Stephen J. Weiss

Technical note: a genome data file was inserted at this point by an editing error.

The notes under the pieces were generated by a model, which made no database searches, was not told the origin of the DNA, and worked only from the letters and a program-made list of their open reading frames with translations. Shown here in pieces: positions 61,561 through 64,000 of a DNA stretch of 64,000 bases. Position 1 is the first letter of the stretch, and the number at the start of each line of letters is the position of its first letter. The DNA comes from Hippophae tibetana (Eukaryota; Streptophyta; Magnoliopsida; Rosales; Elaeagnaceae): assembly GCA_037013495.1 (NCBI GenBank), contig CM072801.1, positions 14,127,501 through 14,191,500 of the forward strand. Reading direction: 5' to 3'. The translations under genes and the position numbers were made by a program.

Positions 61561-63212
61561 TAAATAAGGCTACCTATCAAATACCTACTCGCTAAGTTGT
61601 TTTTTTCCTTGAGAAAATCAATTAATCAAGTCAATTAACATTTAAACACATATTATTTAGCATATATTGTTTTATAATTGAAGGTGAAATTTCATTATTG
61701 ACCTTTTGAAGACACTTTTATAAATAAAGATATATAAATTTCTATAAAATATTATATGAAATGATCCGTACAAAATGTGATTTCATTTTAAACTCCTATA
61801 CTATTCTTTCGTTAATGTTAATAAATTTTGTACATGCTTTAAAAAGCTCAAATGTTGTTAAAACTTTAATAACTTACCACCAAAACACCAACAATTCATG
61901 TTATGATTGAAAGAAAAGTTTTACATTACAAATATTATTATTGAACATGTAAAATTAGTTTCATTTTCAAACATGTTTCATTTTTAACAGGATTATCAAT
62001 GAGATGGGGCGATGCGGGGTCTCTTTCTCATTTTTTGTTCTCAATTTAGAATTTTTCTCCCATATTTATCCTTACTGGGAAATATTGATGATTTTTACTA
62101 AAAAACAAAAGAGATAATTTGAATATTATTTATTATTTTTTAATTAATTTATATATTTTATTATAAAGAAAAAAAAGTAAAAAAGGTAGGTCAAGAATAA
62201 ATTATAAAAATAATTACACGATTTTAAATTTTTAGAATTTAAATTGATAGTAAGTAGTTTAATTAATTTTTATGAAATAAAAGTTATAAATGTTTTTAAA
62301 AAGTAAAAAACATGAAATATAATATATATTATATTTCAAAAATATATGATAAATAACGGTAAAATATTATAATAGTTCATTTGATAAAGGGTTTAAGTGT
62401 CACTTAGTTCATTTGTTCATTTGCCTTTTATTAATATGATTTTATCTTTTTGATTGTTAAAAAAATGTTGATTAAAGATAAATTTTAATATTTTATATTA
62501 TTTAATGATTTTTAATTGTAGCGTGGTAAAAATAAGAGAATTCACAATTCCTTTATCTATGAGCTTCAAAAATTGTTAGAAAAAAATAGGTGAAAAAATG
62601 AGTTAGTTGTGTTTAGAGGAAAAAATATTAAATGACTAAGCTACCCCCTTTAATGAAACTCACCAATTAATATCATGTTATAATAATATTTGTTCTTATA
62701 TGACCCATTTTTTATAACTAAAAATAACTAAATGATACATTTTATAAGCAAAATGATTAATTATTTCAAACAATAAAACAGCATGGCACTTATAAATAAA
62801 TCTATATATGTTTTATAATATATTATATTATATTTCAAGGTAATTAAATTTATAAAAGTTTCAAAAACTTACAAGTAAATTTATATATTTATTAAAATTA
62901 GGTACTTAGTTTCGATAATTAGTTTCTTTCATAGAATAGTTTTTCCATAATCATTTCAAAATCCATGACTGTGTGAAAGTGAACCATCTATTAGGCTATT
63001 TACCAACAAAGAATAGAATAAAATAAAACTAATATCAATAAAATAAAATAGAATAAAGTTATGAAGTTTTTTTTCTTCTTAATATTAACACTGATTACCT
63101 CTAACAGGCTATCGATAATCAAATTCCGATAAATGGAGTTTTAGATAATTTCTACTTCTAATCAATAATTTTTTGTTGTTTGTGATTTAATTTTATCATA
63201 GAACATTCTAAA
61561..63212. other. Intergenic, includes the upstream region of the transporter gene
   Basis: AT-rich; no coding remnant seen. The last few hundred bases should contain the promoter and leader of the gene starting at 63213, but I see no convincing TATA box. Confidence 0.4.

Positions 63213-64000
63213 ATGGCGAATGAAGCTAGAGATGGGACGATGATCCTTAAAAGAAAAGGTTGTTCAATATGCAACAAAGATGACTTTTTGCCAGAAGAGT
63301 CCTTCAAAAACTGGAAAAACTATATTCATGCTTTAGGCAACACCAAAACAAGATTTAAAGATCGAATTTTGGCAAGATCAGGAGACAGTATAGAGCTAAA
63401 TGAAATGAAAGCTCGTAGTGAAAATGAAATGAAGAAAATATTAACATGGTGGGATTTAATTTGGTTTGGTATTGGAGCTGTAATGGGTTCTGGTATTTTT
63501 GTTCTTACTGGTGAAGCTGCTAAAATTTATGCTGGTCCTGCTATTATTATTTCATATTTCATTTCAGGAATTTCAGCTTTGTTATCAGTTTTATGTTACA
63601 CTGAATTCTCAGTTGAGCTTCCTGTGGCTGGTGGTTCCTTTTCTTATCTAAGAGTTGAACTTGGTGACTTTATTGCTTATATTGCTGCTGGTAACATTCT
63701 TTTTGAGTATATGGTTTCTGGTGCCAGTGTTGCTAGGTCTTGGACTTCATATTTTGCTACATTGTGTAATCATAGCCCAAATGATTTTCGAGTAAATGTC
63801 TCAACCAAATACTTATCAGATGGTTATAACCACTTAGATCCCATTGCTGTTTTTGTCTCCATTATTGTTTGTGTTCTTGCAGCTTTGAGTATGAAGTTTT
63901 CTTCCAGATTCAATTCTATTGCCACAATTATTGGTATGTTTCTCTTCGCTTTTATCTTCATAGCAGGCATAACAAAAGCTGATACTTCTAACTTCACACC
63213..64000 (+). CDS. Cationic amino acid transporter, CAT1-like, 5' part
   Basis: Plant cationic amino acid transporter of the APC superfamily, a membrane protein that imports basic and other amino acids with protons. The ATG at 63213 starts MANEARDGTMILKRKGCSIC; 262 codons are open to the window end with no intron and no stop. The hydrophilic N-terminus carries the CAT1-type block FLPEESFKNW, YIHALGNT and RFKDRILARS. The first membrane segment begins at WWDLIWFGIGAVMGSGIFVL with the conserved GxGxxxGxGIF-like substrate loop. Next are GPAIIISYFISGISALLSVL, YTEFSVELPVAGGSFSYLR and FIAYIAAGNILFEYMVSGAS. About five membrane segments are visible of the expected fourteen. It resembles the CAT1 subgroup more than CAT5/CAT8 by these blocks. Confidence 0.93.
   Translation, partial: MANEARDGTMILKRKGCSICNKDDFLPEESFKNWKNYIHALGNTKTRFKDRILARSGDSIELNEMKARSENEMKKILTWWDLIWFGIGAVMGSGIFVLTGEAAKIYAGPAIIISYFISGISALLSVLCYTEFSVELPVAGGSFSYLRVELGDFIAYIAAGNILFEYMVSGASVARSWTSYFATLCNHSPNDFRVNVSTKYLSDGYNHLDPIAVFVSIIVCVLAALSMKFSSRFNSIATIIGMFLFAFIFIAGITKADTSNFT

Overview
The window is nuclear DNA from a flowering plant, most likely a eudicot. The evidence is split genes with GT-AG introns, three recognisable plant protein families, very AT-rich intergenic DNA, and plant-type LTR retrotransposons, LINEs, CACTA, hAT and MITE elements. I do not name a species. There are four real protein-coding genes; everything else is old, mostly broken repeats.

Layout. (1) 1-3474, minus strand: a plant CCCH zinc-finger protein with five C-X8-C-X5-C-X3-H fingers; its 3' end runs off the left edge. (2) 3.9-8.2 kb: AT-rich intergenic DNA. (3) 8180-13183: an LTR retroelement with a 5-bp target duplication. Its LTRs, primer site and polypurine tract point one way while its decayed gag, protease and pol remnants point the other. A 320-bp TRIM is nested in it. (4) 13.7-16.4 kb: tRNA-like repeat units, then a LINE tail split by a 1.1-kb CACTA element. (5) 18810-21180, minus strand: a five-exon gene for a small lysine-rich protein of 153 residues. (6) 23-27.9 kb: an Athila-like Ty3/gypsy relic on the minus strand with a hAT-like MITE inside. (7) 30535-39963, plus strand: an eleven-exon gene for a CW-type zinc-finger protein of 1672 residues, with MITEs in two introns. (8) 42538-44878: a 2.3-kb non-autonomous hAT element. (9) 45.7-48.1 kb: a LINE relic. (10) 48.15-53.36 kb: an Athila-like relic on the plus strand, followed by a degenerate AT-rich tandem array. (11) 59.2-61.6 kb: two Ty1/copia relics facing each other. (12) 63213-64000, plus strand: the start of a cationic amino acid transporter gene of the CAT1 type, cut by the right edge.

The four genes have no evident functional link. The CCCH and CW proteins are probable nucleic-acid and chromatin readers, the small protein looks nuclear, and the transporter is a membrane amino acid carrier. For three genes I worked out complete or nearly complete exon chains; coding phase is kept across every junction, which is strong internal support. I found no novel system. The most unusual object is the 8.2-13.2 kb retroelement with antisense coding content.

After completing his B.A., M.D. and medical internship at Ohio State University and Washington University, Dr. Weiss was recruited to the Division of Hematology/Oncology at the University of Michigan. In 1982, he was promoted to the rank of Assistant Professor in the Department of Internal Medicine, Division of Hematology/Oncology and in 1988, assumed the rank of full-Professor. In 1991, he was named as the first recipient of the Upjohn Professorship, a title that he has held for the last 15 years. Most recently, Dr. Weiss served as the Director of the Molecular Mechanisms of Disease Program at the University of Michigan before joining the Life Sciences Institute as a Research Professor in 2006. Dr. Weiss has received numerous honors and awards in the course of his academic career. In 1984, he was elected to the American Society for Clinical Investigation (the Young Turks), and at the age of 31 was one of the youngest electees in the Society’s 80 year history. Dr. Weiss is also a member of the prestigious Association of American Physicians, and in 2001 was selected as a member of the Institute of Medicine of the National Academy of Sciences. Consistent with his stature in the field, he has served on numerous committees at the National Institutes of Health as well as the National Cancer Institute, and was named the Editor-in-Chief of the Journal of Clinical Investigation in 1997. In addition, Dr. Weiss was a co-founder of Eos Biotechnology, a start-up biotechnology firm that was acquired by PDL Biopharma, Inc. in 2003. Dr. Weiss’ research efforts have long focused on the mechanisms used by white blood cells, endothelial cells and cancer cells to remodel tissue structure during events ranging from inflammatory disease and angiogenesis to cancer. His highly cited works on the role of metalloproteinases in regulating these pathologic events have appeared consistently in top-ranked journals such as Science, Nature, Genes & Development, the Journal of Cell Biology, the Proceedings of the National Academy of Sciences and Cell. Most recently, Dr. Weiss’ characterization of a family of membrane-anchored enzymes, the MT-MMPs, lends credence to his novel hypothesis that these proteases act as master switches in controlling key functions of normal and neoplastic cell behavior in vivo. .